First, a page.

●      Complete confidentiality and discretion, sound judgement

●      Demonstrated strategic thinking and initiative; self-starter and self-directed

●      Believes in the land conservation mission of Hawaiian Islands Land Trust

●      Familiarity with Hawaiian language and Hawaii’s history and land use is an added strength

●      Design and layout skills are an added strength

Qualified applicants are asked to submit their cover letter and resume by email no later than June 15.

Ka Moolelo o Waihee: Ke kumu o ka aina

The Story of Waihe’e: The source of the land

Walking along the coast of the Waihee Refuge today, listening to the sounds of the wind that the kupuna called Ka makani kili oopu, a 1.6 million year old story unfolds beneath your feet.  In some ways this story is the story of the entire Hawaiian archipelago, but there are some twists to this story that combine to make Waihee unique.  While humans have only walked this land for just over a thousand years, the geological forces that shaped Waihee are written in broad strokes across the entire landscape.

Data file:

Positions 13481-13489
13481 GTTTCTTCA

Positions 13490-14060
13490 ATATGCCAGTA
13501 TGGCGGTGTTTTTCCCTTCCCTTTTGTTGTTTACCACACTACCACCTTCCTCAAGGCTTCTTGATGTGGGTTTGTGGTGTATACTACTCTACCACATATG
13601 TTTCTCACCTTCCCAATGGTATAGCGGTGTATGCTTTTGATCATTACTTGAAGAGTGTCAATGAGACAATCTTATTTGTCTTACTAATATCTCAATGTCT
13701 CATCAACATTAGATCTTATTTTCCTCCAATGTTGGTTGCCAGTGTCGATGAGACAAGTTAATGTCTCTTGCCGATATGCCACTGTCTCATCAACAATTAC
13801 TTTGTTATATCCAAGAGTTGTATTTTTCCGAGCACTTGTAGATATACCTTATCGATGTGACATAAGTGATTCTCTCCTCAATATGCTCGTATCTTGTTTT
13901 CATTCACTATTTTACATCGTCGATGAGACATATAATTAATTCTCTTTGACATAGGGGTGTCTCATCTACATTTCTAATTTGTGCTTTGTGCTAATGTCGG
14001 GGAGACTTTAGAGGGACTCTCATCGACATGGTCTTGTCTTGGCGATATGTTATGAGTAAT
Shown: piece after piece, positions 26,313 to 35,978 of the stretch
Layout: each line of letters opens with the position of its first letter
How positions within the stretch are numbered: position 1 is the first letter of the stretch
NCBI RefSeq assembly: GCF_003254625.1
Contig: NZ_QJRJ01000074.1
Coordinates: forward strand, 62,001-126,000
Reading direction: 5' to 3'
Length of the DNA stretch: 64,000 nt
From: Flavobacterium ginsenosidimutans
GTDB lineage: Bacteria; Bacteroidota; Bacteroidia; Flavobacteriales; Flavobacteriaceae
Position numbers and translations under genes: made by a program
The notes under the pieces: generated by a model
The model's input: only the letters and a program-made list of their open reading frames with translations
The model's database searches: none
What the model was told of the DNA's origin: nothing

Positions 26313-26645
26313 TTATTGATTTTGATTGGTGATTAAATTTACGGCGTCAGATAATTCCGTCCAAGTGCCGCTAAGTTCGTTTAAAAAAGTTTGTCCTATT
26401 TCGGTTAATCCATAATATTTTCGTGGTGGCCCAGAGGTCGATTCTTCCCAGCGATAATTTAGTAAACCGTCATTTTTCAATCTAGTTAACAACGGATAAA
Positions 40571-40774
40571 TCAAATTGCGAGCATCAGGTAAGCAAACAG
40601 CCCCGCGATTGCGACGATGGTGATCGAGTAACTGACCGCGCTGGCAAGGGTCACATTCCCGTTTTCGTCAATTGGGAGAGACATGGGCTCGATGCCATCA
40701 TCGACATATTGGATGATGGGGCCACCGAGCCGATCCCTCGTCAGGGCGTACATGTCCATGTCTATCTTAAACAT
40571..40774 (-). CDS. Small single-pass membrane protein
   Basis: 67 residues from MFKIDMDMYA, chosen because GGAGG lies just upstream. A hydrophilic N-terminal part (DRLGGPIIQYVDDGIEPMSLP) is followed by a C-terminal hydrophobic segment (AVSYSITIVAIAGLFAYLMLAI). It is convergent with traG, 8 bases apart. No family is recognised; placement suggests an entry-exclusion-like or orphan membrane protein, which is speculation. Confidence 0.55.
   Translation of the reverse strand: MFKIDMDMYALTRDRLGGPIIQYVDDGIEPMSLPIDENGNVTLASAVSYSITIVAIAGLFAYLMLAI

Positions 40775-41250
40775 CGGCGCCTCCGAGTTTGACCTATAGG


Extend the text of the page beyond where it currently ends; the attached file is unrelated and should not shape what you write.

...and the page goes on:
The mountain that rises up from the refuge, variously known as Mauna Kahalawai, Puu Kukui, and sometimes simply the West Maui Mountains, is a geologically young 1.6 million years old.  Haleakala, visible across Kahului Bay, by comparison is a geological infant at a mere 1.2 million years old.  It is important to note, however, that the ages used to date these volcanoes, which geologists simply call shield volcanoes, are dated to the time when they reached their peak in height.  In reality, Mauna Kahalawai and Haleakala stopped growing 1.6 million years and 1.2 million years ago respectively.  Both mountains were undoubtedly substantially higher at their peak, but millennia of erosion has reduced their height, and on Mauna Kahalawai in particular, there are deeply incised large valleys where streams flow to the ocean today.  At the edge of the Refuge, the Waihee Stream flows into the ocean at a rate of about 15 million gallons each day.